Sohrab is Hassan and Farzana's, son. He is also an ethnic Hazara. Like his father, Sohrab is excellent with a slingshot. Also, he is the main bait which Rahim Khan uses to get Amir back to the Middle East.
After his parents are murdered, he stays in an orphanage in Karteh-Seh. Then he is a sex slave to Assef until Amir rescues him. This boy has a lot of had situations, and only they lead him to be the boy he is now. He was a victim of sexual and physical abuse, and after that, he keeps silent for a huge period of time. In some ways, he is contrasted with Hassan, but in reality, he is the main person to whom everything, all those awful situations were leaded.
As we meet Sohrab only at the end of the novel, the author didn’t have much time to develop his character. But the things the author tells us, give a lot of interesting information. Sohrab has a huge impact on the reader because of his commonness with Hassan. He is as well very perceptive.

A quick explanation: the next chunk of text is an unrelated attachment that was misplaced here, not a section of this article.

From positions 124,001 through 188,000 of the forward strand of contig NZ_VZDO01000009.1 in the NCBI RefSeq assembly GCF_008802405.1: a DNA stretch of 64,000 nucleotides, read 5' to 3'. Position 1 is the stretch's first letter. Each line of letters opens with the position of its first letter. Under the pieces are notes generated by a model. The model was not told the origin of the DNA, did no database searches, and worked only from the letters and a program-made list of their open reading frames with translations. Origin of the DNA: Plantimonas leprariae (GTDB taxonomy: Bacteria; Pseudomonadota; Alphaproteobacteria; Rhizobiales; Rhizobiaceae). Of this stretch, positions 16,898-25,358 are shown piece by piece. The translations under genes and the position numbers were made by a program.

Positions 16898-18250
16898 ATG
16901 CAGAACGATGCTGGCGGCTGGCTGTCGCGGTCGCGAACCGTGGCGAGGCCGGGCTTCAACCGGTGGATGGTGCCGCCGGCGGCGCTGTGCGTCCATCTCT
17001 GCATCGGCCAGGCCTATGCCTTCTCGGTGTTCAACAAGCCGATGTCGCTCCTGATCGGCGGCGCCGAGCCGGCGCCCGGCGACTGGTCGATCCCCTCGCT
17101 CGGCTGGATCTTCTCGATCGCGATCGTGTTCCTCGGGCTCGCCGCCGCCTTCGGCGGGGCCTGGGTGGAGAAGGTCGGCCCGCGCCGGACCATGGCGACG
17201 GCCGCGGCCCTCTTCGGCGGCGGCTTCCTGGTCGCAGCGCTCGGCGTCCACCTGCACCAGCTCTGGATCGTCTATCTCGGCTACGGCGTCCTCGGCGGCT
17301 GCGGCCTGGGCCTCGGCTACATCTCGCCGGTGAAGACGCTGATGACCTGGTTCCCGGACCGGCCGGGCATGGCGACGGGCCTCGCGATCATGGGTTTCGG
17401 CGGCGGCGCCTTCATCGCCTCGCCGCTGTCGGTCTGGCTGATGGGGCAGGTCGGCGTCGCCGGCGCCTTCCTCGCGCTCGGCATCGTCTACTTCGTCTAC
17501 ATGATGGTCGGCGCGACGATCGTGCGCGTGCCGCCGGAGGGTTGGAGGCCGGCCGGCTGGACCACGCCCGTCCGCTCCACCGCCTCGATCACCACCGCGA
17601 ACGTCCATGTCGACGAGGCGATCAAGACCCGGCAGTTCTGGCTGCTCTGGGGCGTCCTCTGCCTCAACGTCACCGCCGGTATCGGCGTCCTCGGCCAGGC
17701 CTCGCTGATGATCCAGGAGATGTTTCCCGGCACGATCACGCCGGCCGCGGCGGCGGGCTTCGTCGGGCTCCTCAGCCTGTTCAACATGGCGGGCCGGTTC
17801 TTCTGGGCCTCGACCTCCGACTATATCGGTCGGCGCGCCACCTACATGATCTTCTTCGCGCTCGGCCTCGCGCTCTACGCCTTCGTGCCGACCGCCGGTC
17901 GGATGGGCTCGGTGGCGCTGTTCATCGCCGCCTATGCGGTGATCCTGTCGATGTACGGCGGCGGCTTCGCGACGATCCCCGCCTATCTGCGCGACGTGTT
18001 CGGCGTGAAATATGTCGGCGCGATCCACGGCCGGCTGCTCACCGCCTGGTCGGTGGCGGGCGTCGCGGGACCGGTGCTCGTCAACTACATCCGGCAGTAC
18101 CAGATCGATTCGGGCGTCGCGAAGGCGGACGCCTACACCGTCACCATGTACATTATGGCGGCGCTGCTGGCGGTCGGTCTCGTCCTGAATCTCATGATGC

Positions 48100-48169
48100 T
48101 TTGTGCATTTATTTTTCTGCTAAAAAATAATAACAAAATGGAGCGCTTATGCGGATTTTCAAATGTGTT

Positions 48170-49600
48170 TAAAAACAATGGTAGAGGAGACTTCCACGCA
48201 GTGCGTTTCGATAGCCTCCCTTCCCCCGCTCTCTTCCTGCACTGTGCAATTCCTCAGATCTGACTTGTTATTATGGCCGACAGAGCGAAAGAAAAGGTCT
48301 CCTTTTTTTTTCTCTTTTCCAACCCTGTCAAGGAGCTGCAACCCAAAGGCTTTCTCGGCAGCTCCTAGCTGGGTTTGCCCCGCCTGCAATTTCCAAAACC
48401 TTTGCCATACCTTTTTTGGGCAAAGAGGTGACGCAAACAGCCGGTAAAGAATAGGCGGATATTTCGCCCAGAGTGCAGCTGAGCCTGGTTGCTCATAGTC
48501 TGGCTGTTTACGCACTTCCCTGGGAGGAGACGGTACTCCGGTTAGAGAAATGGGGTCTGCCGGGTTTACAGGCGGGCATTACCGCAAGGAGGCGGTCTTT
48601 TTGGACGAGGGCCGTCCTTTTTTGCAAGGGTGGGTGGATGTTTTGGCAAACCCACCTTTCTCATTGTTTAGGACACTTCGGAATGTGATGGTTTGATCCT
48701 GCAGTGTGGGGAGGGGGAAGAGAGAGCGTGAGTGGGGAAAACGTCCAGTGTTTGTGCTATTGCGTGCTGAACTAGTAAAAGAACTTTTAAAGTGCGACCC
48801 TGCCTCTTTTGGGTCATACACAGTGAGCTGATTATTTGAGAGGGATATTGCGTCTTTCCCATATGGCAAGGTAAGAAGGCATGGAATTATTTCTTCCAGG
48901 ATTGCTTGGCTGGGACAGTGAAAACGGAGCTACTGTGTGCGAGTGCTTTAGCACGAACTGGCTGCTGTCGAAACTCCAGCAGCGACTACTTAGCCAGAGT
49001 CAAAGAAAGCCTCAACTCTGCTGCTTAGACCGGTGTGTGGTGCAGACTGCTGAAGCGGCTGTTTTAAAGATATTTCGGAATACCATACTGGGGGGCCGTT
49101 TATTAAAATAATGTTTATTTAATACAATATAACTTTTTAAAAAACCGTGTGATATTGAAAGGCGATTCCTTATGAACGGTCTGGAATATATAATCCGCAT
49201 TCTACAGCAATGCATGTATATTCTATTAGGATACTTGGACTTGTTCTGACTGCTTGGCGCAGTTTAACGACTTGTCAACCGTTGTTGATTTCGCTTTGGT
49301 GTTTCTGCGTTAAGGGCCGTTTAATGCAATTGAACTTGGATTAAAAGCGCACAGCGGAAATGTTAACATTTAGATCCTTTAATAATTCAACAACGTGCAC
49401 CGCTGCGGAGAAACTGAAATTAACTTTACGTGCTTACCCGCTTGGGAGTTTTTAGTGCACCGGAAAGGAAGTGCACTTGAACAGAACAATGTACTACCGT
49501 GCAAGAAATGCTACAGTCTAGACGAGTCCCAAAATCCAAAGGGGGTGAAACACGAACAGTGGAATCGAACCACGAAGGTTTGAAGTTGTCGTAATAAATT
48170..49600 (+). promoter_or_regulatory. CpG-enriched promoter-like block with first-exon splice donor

Also, we see a situation when Sohrab tries to get it – why Baba didn’t admit his son Hassan? He thought it was because of being Hazara. That shows us that Sohrab was smart and keen.
It seems to us that Sohrab has innate goodness. You may even think that he wants to have revenge on Amir, but no, he truly loves the only close person he has. The cruelty people feel have no boundaries. The only way to fight with it is to act like Sohrab in reference to Assef.
Once, when Amir tells that he can’t take Sohrab with him and the last will go to the orphanage again, Sohrab wants to commit suicide. We understand that he didn’t want to hurt Amir, it was just the way to show that gave up. Fortunately, Amir and Soraya bring him to America and adopt him.
Sohrab in the Essays